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Before crash, we spent more, but liked it less

Matt Schulz

confidence_chart.jpgConsumer confidence and consumer spending had generally walked hand in hand over the past 30 years — sometimes rising, sometimes falling, but rarely straying too far from one another.

That all changed somewhere in the middle of this decade, according to a new essay from economists with the Federal Reserve Bank of Chicago. At that point, Americans’ consumer confidence leveled off or even fell, and our spending just kept growing and growing — until the economic crash of late 2008.

The chart on this page illustrates the point. It compares consumer spending data from the U.S. Department of Labor to the Index of Consumer Sentiment, which is derived from consumers’ response to the following question as part of the quarterly Surveys of Consumers by Reuters and the University of Michigan : “Generally speaking, do you think now is a good or bad time for people to buy major household items?” The more yes answers, the higher the index number.

The consumer sentiment data is through the first quarter of 2009, though the chart’s most recent spending data comes only from the end of 2006. However, all indications are that the upward trend likely continued for another year to 18 months. (For example, the Fed’s monthly G.19 report shows that consumer credit use grew by 5.5 percent in 2007 and also grew for the first three quarters of 2008, all indicators of consumers’ continued spending.)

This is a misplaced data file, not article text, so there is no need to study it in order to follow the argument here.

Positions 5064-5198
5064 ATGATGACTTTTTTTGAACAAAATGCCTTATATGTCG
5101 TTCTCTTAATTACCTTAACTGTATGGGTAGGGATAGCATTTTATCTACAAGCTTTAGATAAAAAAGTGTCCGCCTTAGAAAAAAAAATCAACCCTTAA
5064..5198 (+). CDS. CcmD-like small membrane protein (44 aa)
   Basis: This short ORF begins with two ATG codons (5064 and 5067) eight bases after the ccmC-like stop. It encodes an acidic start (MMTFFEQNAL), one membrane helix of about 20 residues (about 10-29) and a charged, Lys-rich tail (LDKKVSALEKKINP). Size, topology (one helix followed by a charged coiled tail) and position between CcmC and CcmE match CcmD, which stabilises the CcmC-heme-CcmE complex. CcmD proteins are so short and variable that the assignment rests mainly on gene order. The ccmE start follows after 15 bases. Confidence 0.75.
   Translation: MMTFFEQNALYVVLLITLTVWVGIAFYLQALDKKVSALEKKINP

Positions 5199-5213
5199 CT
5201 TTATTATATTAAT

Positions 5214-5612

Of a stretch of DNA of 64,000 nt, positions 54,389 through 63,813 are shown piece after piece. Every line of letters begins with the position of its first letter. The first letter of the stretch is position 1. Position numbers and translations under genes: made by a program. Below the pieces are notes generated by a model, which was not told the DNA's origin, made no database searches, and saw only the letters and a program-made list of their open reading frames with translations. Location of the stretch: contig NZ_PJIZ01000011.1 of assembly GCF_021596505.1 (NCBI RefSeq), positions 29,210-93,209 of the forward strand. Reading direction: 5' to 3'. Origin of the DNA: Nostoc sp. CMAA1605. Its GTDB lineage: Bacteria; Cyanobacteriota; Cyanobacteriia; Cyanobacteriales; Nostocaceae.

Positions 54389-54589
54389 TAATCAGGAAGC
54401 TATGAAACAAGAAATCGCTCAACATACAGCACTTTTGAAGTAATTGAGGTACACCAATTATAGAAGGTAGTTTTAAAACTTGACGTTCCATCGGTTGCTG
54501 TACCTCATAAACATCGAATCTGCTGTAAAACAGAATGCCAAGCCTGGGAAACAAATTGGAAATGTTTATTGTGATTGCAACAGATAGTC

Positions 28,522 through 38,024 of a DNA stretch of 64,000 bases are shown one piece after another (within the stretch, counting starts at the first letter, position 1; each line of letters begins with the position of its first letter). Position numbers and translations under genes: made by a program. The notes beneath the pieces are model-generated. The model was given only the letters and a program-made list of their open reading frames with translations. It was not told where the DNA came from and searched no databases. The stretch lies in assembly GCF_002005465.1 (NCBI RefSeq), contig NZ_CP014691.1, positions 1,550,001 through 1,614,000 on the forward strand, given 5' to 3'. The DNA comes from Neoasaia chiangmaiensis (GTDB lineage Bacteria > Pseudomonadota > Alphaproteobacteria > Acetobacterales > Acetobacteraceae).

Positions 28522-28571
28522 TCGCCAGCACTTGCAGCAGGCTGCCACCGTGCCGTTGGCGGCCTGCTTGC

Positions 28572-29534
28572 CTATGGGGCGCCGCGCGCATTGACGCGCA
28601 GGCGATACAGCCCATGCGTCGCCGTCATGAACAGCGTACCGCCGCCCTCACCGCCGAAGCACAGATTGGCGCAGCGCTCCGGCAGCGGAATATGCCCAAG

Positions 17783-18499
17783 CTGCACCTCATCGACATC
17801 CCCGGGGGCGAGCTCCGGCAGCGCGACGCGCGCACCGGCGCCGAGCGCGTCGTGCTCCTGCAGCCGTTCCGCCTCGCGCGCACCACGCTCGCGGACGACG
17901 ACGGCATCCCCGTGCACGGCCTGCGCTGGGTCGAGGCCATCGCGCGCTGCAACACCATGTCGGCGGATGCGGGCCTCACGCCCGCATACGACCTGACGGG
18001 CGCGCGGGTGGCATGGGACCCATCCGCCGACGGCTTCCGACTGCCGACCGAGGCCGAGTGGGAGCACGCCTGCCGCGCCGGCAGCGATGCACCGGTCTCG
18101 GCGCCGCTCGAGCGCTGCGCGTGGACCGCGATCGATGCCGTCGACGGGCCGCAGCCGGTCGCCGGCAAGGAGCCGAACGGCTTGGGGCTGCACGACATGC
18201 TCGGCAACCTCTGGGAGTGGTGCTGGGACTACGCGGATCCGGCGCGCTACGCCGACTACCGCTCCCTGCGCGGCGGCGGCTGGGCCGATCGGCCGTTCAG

In short, at that time, people wanted to spend, and lenders were bending over backward to allow them to do so. Lax lending standards made credit super-easy to get, even if it was more than borrowers could realistically afford. Booming housing values made people feel like — and oftentimes act like — millionaires, even though that wealth was only on paper. The stock market was growing like crazy. Unemployment was low.

Back then, it made sense. It’s logical that if you feel good about your own financial situation — and that of your city, state and country — you’re more likely to plunk down some of your money on that new 42-inch flat-screen HD TV so you can watch football on Sundays or buy those stainless steel appliances that make your house look like a model home.

However, this chart seems to indicate that even as they spent, consumers had an inkling that things might not have been as good as they seemed — or at least not as good as they had been in the recent past. They remained undeterred in their spending, however. Or perhaps they were just in denial, though that all ended in late 2008, when the economy came crashing down around us.

Right around that point, consumer confidence and consumer spending started walking in the same direction again, even if they were no longer holding hands.

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